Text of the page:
The people we work with
Vocal’s community of public contributors, people who take part in our activities, has grown from 238 in 2017 to over 1000 in December 2022.
The importance of diversity in health research is more urgent than ever, especially since the COVID-19 pandemic, but there are still no requirements to collect demographic data about who is involved in research, or who takes part in clinical trials.
We prioritise diversity and inclusion in our work and want to understand who is involved in our work and who isn’t. We invite people to provide information about themselves, including their protected characteristics as defined by the Equalities Act 2010. People don’t have to share this information with us and they can still join in without providing it.
Here we present key data* that people have provided between May 2021 & November 2022. This shows that the people we work with come from a wide range of backgrounds and enables us to see who isn’t well represented so far and to focus our efforts on involving them.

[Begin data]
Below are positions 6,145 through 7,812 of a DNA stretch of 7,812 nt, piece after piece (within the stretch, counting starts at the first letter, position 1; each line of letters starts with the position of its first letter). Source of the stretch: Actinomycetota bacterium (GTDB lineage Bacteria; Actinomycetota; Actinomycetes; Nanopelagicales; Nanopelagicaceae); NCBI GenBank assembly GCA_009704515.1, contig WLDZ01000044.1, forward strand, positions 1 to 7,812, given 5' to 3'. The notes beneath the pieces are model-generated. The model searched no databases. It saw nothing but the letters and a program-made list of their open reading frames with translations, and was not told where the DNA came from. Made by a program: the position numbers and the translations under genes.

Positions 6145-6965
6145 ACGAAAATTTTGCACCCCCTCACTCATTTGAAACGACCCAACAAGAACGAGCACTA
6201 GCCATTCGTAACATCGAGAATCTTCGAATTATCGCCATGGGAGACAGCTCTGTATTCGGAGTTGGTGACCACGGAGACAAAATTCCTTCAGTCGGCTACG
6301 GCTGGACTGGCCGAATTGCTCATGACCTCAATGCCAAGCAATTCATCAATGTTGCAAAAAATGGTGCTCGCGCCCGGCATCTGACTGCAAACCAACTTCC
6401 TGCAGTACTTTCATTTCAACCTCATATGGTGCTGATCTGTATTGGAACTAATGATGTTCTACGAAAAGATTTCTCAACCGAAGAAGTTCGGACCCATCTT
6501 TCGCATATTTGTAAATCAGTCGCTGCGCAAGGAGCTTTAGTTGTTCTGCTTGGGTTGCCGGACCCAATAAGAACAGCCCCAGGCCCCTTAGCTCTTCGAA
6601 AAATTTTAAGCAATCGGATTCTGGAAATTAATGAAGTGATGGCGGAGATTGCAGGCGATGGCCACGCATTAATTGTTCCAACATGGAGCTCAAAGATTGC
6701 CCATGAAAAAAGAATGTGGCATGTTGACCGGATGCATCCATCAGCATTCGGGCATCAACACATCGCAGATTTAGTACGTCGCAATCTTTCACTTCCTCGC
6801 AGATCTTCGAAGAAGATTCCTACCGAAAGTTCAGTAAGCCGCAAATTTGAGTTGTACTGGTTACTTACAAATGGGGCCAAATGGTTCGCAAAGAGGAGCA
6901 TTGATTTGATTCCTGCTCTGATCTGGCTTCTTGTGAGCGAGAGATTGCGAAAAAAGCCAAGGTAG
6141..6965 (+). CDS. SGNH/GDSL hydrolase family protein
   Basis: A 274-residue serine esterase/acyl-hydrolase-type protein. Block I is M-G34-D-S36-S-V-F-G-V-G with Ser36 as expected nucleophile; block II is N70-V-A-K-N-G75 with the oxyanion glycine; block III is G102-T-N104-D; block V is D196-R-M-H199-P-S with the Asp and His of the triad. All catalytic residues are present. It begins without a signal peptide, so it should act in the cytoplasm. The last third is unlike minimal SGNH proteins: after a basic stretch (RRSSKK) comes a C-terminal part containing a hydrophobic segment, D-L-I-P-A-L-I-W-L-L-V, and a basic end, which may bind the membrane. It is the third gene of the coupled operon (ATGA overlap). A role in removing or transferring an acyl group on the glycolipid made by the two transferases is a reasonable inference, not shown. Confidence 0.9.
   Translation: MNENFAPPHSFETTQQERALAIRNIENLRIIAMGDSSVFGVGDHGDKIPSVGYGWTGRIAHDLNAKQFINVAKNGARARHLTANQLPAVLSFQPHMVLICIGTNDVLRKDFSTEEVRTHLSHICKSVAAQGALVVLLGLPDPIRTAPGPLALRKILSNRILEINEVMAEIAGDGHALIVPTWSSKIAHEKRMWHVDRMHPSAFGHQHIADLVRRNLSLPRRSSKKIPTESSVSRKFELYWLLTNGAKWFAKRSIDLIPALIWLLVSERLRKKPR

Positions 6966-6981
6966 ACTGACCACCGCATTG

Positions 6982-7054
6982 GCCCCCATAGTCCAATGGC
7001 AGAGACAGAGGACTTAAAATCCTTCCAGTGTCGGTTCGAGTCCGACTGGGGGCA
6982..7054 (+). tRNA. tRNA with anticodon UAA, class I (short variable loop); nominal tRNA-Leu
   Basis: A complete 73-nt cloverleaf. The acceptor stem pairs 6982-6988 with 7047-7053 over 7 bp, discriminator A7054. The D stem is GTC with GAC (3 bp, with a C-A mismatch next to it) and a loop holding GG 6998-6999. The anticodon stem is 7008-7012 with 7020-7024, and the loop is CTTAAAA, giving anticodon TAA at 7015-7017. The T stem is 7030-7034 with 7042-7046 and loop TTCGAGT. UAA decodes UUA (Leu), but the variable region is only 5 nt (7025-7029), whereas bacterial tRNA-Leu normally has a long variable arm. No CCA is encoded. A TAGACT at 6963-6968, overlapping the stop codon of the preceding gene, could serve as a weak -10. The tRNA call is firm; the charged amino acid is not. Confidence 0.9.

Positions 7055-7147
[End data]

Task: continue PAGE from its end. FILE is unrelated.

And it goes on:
Over 70% of public contributors said they are female, compared to 28% who said they are male, 0.1% said they are non-binary and 0.4% preferred to self-define.
Age & sexuality
30% of Vocal’s public contributors said that they had a physical or mental impairment that has a substantial and long-term adverse effect on their ability to carry out normal day to day activity, as defined by the Equalities Act 2010.
Our data collection form uses the same categories for people’s ethnic groups that are used in the UK Census.
We want to involve more men, more people from ethnic minority backgrounds who aren’t well represented currently, more people with disabilities and more LGBT+ people in our work. We also want to increase representation of people from areas in Greater Manchester where the numbers are currently low.
If you’d like to work with us to increase representation of people having a say in health research please get in touch.
This is a snapshot of data that people have provided since May 2021. Please note that not all people respond to all the questions and that percentages have been rounded up or down to the nearest whole number, for the purposes of clarity. For more detail please see our peer-reviewed paper which outlines our approach in more depth and analyses data which we collected between December 2018 and March 2022.